Despite the UK claiming to call for justice for the Tamil civilians killed during the final phases of the war in Sri Lanka, it has been revealed the Police in Northern Ireland organized a meeting between British officials and a Sri Lankan military adviser just a month after the killings in order for the two parties to become ‘critical friends’.
According to the Guardian although it has been confirmed by government lawyers that a meeting did take place, following a Freedom of Information requested submitted by Phil Miller – a researcher for the pressure group Corporate Watch, specific details of what was discussed has not been revealed due to the unavailability of details on the meeting.
The single piece of information available concerning this controversial meeting has revealed that the talks were arranged between the Foreign Office and the Sri Lanka Defence Forces representative with the view of the Police Society of Northern Ireland becoming ‘critical friends’ of Sri Lanka’s security forces and that it offered further assistance to Sri Lanka at the meeting.
“We are being kept in the dark about what went on at this Belfast meeting. Did Britain raise any concerns about Sri Lanka’s massacres of Tamils before it let the PSNI continue its role as ‘critical friends’ with Colombo?” Miller has questioned.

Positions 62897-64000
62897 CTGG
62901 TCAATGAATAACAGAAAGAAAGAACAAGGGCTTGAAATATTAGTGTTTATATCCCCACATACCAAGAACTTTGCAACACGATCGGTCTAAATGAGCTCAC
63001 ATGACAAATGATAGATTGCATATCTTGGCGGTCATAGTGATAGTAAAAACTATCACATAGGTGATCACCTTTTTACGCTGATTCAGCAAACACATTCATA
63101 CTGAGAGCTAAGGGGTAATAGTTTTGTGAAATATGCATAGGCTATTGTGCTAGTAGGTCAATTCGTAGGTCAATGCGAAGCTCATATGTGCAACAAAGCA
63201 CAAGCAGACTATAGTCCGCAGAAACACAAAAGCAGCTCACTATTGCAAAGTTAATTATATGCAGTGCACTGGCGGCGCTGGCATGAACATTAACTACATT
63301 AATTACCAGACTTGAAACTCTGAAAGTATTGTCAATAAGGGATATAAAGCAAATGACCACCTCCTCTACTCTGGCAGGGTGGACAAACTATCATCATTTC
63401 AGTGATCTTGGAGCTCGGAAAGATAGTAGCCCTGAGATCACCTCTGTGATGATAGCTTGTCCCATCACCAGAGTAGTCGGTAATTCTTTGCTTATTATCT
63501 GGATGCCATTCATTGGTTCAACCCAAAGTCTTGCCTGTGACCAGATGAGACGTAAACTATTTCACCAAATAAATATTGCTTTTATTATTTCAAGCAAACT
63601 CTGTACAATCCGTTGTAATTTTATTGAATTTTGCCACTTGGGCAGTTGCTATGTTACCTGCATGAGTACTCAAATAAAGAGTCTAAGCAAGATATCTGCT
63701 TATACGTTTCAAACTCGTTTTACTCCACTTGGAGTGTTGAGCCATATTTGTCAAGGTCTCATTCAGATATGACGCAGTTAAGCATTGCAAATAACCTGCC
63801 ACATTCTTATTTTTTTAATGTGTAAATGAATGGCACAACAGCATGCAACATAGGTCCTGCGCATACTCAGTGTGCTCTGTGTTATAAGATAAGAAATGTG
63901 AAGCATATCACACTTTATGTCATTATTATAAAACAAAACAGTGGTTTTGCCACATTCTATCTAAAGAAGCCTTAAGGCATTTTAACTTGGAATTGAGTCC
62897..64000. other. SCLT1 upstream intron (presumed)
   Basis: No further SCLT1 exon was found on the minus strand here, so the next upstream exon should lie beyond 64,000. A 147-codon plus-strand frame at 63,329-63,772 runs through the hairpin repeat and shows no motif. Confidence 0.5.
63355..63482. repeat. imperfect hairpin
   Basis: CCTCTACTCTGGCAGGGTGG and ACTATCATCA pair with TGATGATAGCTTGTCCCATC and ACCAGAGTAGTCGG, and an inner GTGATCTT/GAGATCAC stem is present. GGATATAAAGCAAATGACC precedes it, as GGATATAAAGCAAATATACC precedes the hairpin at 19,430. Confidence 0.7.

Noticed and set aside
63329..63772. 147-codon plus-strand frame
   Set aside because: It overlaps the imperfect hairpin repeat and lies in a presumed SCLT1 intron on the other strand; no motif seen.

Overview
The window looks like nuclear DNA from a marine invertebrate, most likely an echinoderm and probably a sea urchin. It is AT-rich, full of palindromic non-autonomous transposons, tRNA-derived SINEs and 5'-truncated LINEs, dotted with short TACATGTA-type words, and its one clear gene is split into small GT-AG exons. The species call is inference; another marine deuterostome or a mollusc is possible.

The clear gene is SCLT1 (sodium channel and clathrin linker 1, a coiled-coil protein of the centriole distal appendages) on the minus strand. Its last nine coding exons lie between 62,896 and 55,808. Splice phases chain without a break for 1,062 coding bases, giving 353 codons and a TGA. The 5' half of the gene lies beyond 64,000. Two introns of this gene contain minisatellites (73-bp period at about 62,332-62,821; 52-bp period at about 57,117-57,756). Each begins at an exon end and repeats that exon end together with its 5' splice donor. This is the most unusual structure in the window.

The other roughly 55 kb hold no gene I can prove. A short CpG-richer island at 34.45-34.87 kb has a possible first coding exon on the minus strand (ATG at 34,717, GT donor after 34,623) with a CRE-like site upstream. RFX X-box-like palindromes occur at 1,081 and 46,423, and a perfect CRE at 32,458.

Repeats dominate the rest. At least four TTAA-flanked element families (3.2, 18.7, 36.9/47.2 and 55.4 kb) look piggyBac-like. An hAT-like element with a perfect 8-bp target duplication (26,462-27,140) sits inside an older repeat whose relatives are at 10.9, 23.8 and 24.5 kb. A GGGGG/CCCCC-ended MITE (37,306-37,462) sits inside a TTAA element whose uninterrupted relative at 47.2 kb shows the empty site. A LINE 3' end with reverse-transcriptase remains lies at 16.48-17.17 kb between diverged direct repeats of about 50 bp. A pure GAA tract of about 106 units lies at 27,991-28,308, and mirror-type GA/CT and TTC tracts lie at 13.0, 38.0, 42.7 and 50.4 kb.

According to the Guardian report, one of the PSNI officers called to give advice to the Sri Lankans had been the assistant chief constable Duncan McCausland, who had co-authored a report for the US in Iraq, advocating the creation of Belfast-style “peace walls” to separate rival sectarian communities in Baghdad.
Meanwhile, the Guardian had quoted Yasmine Ahmed, from Rights Watch UK as stating, “The British public has a right to know the nature and extent of UK government cooperation with and support to the Sri Lankan government during a period of brutal violence and severe human rights abuses against the Tamil population. Any information about this meeting must be disclosed so that the public can be assured of the nature of the involvement of UK police forces. It is inconceivable that no records were kept of the contents of this meeting and we call on the government to disclose such information.”
Meanwhile, it was revealed last week that some 3,500 Sri Lankan police officers, including some senior commanders, had received training from the Scottish Police College (SPC) since 2007.